“Why do you ask?” Juho asked, observing her.
After thinking for a brief time, she looked down and said, “Reading ‘River,’ I just had a realization that the answer might be found in death. I’ve been lingering on the idea of birth this entire time.”
“So narrow-minded,” murmured ‘Kong Pat,’ and his sister looked at her twin brother with displeasure.
“So, what happened?” Juho asked.
“I kept looking, but it turns out death is nowhere near as fun as nuts and bolts.”
“Pff!” Bo Suk let out, covering her mouth, but Gong Il paid no attention to it. As if she had more to say, she kept on, “Now that I’ve started transcribing, I’m curious. What would this person, the author capable of such a vivid portrayal of death, believe to be the reason for our birth?”
“You have a lot in common with Yun Woo, so I thought I should ask.”
Why are people born? At the seemingly basic yet profound question, the room sank into a heavy silence, and the club members, including those who were and weren’t aware of the subtle situation, waited anxiously for Juho’s answer.
Then, Juho tilted his head and said, “I don’t know.”
The club members groaned out loud from his response. Expecting an extraordinary answer, they couldn’t help but writhe with disappointment. Meanwhile, resting his chin on his hand, Juho said, “What were you expecting? I’m just as much of a student and a person as any of you here. I worry about things everyone else does.”
“Right. At least you DID.”
“You know, I was hoping you’d unveil the secrets of this world as if a coincidence,” Seo Kwang said like singing a melody. He had waited for an answer from Yun Woo himself, and it was obvious he had had faith that the author wouldn’t have given a disappointing answer like, “I don’t know.”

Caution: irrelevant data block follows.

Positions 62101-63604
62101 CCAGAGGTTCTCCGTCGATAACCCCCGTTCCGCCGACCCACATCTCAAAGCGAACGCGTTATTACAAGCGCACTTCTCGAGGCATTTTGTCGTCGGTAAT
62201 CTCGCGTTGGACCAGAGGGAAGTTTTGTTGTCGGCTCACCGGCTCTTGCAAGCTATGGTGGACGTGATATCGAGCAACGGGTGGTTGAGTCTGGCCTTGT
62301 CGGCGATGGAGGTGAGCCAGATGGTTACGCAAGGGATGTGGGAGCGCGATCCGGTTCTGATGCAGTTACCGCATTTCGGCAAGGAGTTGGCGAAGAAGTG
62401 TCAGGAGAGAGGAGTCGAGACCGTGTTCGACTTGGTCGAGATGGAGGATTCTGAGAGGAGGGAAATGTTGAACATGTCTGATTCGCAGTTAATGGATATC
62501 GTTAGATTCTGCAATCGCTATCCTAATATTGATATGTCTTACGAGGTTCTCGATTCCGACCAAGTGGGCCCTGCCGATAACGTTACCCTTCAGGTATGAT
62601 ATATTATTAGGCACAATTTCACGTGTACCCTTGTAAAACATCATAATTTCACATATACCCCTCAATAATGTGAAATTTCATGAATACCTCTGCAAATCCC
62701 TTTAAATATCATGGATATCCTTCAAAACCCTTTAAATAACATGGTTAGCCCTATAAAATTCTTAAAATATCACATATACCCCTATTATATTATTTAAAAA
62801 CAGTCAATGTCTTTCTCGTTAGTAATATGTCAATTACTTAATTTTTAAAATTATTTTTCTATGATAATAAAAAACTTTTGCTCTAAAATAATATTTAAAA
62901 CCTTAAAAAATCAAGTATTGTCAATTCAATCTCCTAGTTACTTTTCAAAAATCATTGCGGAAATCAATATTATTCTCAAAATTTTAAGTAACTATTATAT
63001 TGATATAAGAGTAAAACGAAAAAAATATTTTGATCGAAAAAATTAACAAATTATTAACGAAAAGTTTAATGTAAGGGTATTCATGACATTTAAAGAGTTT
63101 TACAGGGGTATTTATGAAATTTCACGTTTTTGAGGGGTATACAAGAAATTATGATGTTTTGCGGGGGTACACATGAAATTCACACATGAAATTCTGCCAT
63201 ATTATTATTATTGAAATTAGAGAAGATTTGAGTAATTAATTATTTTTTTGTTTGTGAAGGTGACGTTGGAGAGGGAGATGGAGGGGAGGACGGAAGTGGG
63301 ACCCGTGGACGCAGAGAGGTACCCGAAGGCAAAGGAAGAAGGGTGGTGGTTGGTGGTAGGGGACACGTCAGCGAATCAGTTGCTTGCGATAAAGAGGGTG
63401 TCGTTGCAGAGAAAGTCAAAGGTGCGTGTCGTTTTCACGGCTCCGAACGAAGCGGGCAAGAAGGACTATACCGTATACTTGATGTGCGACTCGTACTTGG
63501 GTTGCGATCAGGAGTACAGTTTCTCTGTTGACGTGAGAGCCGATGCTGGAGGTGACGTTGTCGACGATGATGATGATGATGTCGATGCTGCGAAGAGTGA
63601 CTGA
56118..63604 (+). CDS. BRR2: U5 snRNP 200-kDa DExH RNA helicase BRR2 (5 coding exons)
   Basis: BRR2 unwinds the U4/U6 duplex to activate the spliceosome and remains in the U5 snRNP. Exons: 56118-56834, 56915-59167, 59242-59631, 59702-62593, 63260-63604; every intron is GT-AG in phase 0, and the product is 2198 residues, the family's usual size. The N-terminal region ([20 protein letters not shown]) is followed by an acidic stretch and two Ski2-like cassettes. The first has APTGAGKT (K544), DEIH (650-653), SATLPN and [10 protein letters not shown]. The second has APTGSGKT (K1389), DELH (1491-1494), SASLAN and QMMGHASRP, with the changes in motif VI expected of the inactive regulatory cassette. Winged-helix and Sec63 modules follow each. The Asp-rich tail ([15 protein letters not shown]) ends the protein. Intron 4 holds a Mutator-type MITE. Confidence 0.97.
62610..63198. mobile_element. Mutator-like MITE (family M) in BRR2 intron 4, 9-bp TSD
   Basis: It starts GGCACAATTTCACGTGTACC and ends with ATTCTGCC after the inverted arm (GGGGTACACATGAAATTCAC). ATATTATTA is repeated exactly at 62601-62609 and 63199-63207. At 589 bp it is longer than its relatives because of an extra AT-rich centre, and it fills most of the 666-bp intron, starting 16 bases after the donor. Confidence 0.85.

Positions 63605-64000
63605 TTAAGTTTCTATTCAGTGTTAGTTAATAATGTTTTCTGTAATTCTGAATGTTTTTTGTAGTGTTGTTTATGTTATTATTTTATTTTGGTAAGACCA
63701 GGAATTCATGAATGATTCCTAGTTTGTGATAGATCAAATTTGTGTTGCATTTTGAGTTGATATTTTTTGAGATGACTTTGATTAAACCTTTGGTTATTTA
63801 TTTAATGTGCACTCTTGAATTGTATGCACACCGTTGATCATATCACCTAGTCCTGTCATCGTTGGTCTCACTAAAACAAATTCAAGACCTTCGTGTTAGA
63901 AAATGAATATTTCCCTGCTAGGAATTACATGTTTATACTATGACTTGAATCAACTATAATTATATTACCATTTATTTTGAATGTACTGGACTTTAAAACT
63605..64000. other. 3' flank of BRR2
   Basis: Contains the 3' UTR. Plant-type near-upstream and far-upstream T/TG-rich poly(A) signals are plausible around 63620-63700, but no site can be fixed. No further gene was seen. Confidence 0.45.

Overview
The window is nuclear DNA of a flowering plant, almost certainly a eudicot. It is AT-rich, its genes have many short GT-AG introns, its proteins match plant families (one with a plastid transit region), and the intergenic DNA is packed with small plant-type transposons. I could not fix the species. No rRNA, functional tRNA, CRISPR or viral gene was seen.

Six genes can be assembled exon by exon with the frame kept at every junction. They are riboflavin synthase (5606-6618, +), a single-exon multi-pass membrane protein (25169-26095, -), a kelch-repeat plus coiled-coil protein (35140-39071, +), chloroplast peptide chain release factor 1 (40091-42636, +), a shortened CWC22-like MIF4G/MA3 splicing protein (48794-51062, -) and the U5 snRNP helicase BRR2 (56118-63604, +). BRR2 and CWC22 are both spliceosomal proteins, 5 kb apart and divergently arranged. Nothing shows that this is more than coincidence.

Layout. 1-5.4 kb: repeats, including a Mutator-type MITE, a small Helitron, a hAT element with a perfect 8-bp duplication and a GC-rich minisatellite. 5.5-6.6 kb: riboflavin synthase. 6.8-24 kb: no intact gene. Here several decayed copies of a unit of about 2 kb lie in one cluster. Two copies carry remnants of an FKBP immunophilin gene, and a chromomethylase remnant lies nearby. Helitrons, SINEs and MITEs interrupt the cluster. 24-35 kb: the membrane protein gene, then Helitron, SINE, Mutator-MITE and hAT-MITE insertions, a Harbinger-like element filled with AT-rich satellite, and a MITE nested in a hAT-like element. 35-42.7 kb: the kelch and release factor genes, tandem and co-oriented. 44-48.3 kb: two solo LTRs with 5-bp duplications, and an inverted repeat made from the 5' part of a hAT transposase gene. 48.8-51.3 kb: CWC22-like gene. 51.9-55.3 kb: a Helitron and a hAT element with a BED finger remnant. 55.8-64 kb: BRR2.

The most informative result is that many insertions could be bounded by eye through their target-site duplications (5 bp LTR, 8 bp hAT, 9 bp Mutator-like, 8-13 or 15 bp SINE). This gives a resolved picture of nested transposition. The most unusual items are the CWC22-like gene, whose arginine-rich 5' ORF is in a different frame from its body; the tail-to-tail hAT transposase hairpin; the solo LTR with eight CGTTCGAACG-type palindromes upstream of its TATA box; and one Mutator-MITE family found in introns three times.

“Yun Woo probably doesn’t know either,” Juho added. Then, as Gong Il looked up, Juho explained it to her once again in a friendly manner, “Yun Woo probably doesn’t know it himself. Why are we born? Why live or die?”
“Even though he writes such amazing novels?”
“Even though he seems like he has died once?”
“Why? Because he’s human, too?”
Although not exactly wrong, there was another answer that was even closer to the truth.
“Because Yun Woo writes.”
“What about it though?” Gong Il asked, still puzzled.
Juho explained, “Life, is what we call the time spanning the moment we’re born until we die, and it’s an author’s job to observe that life, wrestle with and think about it, and lastly, write about it. That’s a job only someone who doesn’t know what life is can carry out.”
Then, he pointed at the literary magazine under her arms.
“Have you read all of it?”
“Uh, no. The only piece I’ve read thoroughly is ‘River.'”
“Then, take some time to read the rest of the book. I assure you, there’s not going to be a single piece that’s the same.”
At that, Gong Il looked down.
“So, I’m sure Yun Woo’s asking himself the same question you’re asking. He’s probably just as clueless and hopelessly lost.”
The freshman remained silent. However, when she parted her lips, an incredibly compulsive remark came out of her mouth, “I want to write.”
Then, Gong Il realized by instinct that her twin brother was thinking the same thing.
“I want to write better.”
“You’ll get there. You’re part of the Literature Club, after all,” Juho reminded her of the truth in a calm tone of voice.
A video game played on the screen, lighting the dark room. It was a world made entirely of incredibly simple designs and short, stubby characters, and the graphics were less than impressive. It was a game made with a game development tool called Tsukuru, or RPG Maker, and it was obvious it was made by an amateur rather than an actual game company. Everything was simple. Moving left, right and up and down, the characters went around meeting other characters within the game and granting their requests, which advanced the story.
‘Kong Pat’ had come across that game by coincidence when he was in sixth grade, and needless to say, it was sloppily made. The first impression of a game made using RPG Maker was no more or less than what Gong Pal had expected. However, the game had a redeeming factor, and that was the story within it. The heartbreaking story gave life to what would’ve otherwise been a lousy game.